United States District Court, E.D. Kentucky, Central Division, Lexington
MEMORANDUM OPINION & ORDER
Gregory F. Van Tatenhove United States District Judge.
Doug Ray Ford seeks judicial review of an administrative
decision of the Commissioner of Social Security, which denied
Hardin's claims for supplemental security income benefits
and disability insurance benefits. Mr. Ford brings this
action pursuant to 42 U.S.C. § 405(g), alleging various
errors on the part of the ALJ considering the matter. The
Court, having reviewed the record and for the reasons set
forth herein, will DENY Mr. Ford's motion for summary
judgment but will GRANT judgment in favor of the
Doug Ray Ford filed an application for disability insurance
benefits on November 20, 2014 alleging disability beginning
November 6, 2014 due to diabetes. [Tr. 19.] Mr. Ford's
motion for summary judgment explains that he suffers from
“acute diabetic emergencies that result in his passing
out suddenly, ” despite being “generally
compliant with his diabetic regimen.” [R. 13-2 at 3.]
These episodes occur approximately twice a week. Id.
Additionally, Mr. Ford experiences “pain, fatigue,
tingling, and numbness which interfere[s] with his
concentration.” Id. Mr. Ford's application
was denied initially and upon reconsideration. [Tr. 19,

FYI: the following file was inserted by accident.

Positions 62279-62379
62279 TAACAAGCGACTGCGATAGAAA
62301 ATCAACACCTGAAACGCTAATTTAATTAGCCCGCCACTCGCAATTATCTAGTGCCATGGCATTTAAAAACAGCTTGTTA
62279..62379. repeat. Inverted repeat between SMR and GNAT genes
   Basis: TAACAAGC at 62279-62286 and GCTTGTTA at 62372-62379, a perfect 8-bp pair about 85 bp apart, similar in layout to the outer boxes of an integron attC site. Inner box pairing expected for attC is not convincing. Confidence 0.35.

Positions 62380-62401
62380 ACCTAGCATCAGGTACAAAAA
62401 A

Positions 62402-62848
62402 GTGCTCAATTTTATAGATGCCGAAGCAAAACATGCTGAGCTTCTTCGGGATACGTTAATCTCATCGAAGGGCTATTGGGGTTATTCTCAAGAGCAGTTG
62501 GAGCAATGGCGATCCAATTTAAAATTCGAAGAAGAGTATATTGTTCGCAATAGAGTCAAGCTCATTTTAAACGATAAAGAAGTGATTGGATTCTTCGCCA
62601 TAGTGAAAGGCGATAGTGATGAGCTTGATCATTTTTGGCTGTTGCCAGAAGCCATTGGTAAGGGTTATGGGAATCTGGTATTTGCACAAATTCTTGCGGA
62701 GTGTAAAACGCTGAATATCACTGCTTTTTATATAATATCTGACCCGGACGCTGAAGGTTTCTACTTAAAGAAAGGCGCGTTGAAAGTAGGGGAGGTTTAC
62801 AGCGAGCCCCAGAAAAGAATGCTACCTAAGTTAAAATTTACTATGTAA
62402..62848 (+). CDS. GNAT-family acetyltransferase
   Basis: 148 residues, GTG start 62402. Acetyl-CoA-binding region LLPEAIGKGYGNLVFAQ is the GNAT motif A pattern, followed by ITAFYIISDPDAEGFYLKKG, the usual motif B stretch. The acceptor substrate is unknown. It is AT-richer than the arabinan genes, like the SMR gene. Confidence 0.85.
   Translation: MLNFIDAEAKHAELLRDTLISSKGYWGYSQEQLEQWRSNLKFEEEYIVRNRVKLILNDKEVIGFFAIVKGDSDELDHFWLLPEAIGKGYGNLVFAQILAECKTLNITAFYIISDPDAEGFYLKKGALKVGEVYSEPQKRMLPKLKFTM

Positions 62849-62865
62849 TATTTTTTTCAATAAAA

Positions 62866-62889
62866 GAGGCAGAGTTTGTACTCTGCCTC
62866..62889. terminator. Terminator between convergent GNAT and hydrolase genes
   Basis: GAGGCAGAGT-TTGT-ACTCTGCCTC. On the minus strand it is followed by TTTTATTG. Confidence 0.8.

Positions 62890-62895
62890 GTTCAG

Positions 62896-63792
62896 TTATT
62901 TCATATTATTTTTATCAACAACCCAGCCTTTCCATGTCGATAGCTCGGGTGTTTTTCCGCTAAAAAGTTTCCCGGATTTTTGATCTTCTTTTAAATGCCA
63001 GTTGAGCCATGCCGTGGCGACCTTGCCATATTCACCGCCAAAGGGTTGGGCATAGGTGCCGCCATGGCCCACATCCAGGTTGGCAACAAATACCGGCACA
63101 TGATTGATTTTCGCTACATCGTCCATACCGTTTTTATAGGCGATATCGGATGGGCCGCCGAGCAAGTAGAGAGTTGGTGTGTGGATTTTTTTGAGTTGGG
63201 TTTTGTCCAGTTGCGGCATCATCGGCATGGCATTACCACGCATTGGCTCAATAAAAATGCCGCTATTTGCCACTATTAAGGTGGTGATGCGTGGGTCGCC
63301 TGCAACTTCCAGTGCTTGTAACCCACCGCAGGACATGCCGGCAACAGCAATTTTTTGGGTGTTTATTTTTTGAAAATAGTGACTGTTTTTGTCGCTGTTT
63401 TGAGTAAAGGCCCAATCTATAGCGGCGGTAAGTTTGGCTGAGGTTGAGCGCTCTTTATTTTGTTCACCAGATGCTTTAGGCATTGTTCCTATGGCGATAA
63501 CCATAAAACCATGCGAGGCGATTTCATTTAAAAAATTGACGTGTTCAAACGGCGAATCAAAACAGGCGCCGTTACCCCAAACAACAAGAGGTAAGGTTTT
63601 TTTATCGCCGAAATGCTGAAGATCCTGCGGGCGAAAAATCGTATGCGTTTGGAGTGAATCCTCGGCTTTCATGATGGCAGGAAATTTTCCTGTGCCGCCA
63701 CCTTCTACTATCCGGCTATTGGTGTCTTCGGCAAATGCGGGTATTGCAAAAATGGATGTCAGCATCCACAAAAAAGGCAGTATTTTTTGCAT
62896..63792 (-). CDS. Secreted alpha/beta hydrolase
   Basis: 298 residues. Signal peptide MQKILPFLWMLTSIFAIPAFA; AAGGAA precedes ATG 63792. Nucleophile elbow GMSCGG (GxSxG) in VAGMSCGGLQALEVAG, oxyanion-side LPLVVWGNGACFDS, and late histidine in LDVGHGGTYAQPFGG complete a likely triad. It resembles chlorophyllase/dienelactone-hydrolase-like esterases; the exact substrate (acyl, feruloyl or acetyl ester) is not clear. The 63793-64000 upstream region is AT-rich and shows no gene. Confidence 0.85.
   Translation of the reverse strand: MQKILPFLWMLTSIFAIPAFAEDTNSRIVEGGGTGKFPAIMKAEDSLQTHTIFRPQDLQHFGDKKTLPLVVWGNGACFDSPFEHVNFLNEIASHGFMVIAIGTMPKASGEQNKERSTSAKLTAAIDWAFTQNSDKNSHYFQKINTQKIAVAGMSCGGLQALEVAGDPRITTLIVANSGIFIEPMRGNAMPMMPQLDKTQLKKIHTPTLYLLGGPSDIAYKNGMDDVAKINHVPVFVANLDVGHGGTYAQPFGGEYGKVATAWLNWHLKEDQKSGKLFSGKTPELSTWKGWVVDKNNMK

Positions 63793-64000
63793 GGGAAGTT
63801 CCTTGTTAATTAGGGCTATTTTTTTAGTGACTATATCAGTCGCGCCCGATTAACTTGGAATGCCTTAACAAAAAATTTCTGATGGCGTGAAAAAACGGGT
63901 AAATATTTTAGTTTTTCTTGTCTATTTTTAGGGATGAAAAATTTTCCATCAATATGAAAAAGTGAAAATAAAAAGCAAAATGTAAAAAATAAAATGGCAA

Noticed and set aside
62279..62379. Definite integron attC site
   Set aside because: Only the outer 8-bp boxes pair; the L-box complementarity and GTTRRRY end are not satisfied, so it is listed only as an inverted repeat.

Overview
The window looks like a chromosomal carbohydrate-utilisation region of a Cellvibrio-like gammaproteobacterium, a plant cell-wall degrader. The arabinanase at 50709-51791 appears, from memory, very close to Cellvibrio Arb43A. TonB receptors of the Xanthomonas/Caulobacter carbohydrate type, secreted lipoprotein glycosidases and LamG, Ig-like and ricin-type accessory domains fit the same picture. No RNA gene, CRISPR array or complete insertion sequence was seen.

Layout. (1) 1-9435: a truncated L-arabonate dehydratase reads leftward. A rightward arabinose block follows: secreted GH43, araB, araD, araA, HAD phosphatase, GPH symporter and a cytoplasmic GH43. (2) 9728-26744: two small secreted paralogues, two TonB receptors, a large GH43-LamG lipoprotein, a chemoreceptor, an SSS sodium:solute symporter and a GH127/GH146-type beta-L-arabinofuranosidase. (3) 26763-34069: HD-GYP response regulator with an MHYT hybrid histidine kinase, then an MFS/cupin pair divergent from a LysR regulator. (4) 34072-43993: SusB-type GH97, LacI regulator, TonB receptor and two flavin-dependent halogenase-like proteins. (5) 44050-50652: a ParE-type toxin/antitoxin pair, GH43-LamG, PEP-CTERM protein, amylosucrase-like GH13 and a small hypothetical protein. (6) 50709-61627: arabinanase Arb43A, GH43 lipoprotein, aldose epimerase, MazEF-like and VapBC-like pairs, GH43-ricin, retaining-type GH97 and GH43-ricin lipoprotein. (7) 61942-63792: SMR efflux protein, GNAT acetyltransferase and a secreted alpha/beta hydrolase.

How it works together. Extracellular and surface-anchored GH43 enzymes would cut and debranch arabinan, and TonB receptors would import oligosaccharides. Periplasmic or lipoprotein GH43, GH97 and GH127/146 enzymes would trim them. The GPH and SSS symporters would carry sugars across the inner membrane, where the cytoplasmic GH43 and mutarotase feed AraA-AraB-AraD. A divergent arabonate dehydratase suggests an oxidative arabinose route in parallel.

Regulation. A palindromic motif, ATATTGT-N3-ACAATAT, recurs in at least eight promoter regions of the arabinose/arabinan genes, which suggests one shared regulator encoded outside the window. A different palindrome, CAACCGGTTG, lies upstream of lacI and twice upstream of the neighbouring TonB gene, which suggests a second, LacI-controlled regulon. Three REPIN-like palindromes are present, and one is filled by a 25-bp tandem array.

78-81, 179.] Mr. Ford requested a hearing, which was held
before Administrative Law Judge (ALJ) Bonnie Kittinger on
October 14, 2016. [Tr. 34.] Following the hearing, ALJ Bonnie
Kittinger issued a final decision denying both of
Hardin's claims for benefits. [Tr. 15-27.]
evaluate a claim for disability insurance benefit claims, an
ALJ conducts a five-step analysis. See 20 C.F.R.
§ 404.1520. First, if a claimant is performing a
substantial gainful activity, he is not disabled. 20 C.F.R.
§ 404.1520(b). Second, if a claimant does not have any
impairment or combination of impairments which significantly
limit his physical or mental ability to do basic work
activities, he does not have a severe impairment and is not
“disabled” as defined by the regulations. 20
C.F.R. § 404.1520(c). Third, if a claimant's
impairments meet or equal one of the impairments listed in 20
C.F.R. Part 404, Subpart P, Appendix 1, he is
“disabled.” 20 C.F.R. § 404.1520(d). Before
moving on to the fourth step, the ALJ must use all of the
relevant evidence in the record to determine the
claimant's residual functional capacity
(“RFC”), which assesses an individual's
ability to perform certain physical and mental work
activities on a sustained basis despite any impairment
experienced by the individual. See 20 C.F.R. §
404.1520(e); 20 C.F.R. § 404.1545.
the ALJ must determine whether the clamant has the RFC to
perform the requirements of his past relevant work, and if a
claimant's impairments do not prevent him from doing past
relevant work, he is not “disabled.” 20 C.F.R.
§ 404.1520(e). Fifth, if a claimant's impairments
(considering his RFC, age, education, and past work) prevent
him from doing other work that exists in the national
economy, then he is “disabled.” 20 C.F.R. §
step four of the analysis, “the claimant bears the
burden of proving the existence and severity of limitations
caused by her impairments and the fact that she is precluded
from performing her past relevant work.” Jones v.
Comm'r of Soc. Sec., 336 F.3d 469, 474 (6th Cir.
2003). At step five, the burden shifts to the Commissioner to
identify a significant number of jobs that accommodate the